- Total and permanent disability insurance: Also known as TPD, this policy provides you with a lump sum benefit if you receive a medical diagnosis that makes you unable to work again. The benefit amount is usually used for paying debts and ongoing living costs that were previously paid through your salary – since you can’t work, you’re unable to get the said salary anymore, and hence unable to support your lifestyle.
TPD is divided into three categories:
- Own occupation TPD – you’re not able to work in your own field anymore.
- Any occupation TPD – you are permanently unable to work in your own field and also in all other fields through training, education or experience.
- Non-occupational TPD – you are unable to perform two out of five daily living activities.
In general, the own occupation TPD variety is considered to be the one which gives the maximum level of protection whereas the non-occupational TPD provides the least. In other words, the former requires the least amount of disablement while the latter requires the most.
You can own and pay for a TPD policy using superannuation accounts – but this typically makes the policy ‘any occupation’ (as per the superannuation law which is based on ‘any occupation’) and the benefit taxable at the time of payment. Compared to this, a personal TPD will not be tax deductible and its benefits will not be taxed either.
You can insure a maximum of around 3-5 million AUD as TPB coverage but it will require the scrutiny of your past times, family history, medical history and unusual occupational risk factors. Anything that makes you more of a liability for the provider will cause your premium to increase.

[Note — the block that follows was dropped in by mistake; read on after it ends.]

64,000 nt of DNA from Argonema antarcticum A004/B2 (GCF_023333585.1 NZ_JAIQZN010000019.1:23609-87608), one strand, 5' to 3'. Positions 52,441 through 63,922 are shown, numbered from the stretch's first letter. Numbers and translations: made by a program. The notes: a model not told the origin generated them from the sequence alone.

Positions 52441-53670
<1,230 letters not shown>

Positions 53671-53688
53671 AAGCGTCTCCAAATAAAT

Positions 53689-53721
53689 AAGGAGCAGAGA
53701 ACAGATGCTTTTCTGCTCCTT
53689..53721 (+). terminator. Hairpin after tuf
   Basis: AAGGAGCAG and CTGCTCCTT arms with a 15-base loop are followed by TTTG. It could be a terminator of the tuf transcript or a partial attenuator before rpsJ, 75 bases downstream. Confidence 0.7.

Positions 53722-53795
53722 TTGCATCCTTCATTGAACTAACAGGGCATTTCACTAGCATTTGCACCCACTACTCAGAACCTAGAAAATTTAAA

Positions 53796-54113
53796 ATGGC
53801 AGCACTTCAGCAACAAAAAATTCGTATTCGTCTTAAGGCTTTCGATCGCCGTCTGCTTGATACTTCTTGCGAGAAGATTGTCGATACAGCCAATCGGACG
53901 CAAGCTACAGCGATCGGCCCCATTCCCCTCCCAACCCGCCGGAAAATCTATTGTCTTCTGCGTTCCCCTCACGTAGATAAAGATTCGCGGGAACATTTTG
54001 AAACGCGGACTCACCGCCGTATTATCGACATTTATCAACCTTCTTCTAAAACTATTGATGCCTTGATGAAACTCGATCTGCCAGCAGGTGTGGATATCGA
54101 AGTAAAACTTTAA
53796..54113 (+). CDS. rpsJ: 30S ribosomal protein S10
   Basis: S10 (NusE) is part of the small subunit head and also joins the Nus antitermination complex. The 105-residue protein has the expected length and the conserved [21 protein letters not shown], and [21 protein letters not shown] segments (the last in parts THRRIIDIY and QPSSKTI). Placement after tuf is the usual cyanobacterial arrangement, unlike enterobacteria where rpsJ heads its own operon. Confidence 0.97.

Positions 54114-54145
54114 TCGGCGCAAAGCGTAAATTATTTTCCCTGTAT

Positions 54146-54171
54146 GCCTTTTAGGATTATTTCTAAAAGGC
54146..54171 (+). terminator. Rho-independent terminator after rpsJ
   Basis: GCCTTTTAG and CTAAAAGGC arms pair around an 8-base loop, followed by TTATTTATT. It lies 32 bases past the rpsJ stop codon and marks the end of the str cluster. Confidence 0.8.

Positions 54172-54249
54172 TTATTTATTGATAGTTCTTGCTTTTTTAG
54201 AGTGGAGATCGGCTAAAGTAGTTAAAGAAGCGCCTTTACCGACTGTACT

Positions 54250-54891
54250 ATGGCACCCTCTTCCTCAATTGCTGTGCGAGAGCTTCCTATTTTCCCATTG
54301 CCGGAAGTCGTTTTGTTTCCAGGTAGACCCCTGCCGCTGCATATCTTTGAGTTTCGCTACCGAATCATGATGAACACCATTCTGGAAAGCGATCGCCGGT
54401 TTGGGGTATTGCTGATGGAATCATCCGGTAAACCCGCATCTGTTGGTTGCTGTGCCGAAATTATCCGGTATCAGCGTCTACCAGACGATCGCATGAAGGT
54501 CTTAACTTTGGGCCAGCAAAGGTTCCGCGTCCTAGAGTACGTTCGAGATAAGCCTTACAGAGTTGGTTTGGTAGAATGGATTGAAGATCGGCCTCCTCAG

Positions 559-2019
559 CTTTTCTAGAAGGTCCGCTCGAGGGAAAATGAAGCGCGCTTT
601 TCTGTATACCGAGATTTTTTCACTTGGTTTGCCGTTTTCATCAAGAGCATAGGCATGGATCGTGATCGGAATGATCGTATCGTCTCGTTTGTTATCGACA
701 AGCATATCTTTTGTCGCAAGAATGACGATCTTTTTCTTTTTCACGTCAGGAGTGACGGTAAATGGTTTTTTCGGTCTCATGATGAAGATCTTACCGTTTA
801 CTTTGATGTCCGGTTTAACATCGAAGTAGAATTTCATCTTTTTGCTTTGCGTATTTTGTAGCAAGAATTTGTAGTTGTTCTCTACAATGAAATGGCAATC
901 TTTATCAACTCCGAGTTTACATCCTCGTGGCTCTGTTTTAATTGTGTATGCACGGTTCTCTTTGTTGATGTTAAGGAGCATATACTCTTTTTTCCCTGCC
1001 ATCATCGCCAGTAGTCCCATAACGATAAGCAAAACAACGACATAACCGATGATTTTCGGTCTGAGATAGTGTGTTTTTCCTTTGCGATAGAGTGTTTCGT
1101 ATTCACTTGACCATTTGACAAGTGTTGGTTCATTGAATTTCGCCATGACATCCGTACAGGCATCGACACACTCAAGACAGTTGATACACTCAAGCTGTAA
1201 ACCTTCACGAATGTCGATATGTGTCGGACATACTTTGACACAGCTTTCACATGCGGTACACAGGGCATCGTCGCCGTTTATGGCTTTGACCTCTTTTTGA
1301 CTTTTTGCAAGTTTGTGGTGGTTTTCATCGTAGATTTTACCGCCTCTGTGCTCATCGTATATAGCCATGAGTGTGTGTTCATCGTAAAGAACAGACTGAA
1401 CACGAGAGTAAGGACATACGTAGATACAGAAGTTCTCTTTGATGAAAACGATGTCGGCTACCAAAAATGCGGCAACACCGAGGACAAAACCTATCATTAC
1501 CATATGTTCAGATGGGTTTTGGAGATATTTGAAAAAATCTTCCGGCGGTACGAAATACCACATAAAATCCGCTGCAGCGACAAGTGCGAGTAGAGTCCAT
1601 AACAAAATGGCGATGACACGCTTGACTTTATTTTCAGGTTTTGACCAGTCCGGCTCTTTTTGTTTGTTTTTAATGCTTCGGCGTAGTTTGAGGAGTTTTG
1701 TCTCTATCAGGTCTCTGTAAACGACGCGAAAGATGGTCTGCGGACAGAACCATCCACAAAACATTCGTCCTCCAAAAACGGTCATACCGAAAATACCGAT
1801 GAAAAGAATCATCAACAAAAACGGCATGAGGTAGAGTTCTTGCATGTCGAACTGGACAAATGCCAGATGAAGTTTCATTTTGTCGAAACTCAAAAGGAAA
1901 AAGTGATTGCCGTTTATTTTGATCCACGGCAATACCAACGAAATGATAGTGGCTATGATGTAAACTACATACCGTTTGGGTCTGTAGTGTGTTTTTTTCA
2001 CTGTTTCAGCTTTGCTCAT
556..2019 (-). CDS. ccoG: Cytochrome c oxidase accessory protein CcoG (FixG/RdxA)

Also note that, for larger claims, extra medical tests/checkups will be required before the claim is approved.
There is a general misconception that trauma cover has made TPD cover totally redundant, but there are, in fact, medical conditions which aren’t covered under critical health policies that TPD does cover:
- central nervous system;
- emotional disorders: depression, psychoses and PTS;
- chronic brain syndromes;
- musculoskeletal disorders: rheumatoid arthritis, osteoarthritis and chronic overuse syndrome;
- cardiovascular disorders: congenital heart problems, hypertension plus peripheral vascular disorders;
- gastrointestinal problems: ulcerative colitis;
- ear and eye disorders: retinal detachment and labyrinthitis;
- respiratory disorders;
- endocrine disorders: diabetes; and
- emphysema and pulmonary fibrosis.
There are also insured events under critical health insurance that would make you ‘totally and permanently disabled’ from your occupation as well as other occupations, before you have even satisfied the particular critical health insurance definition!
Simply put, you would be at a risk, without any protection, while your insurance company assesses the validity of your claim. The company may reject your claim that could have been covered by a TPD policy.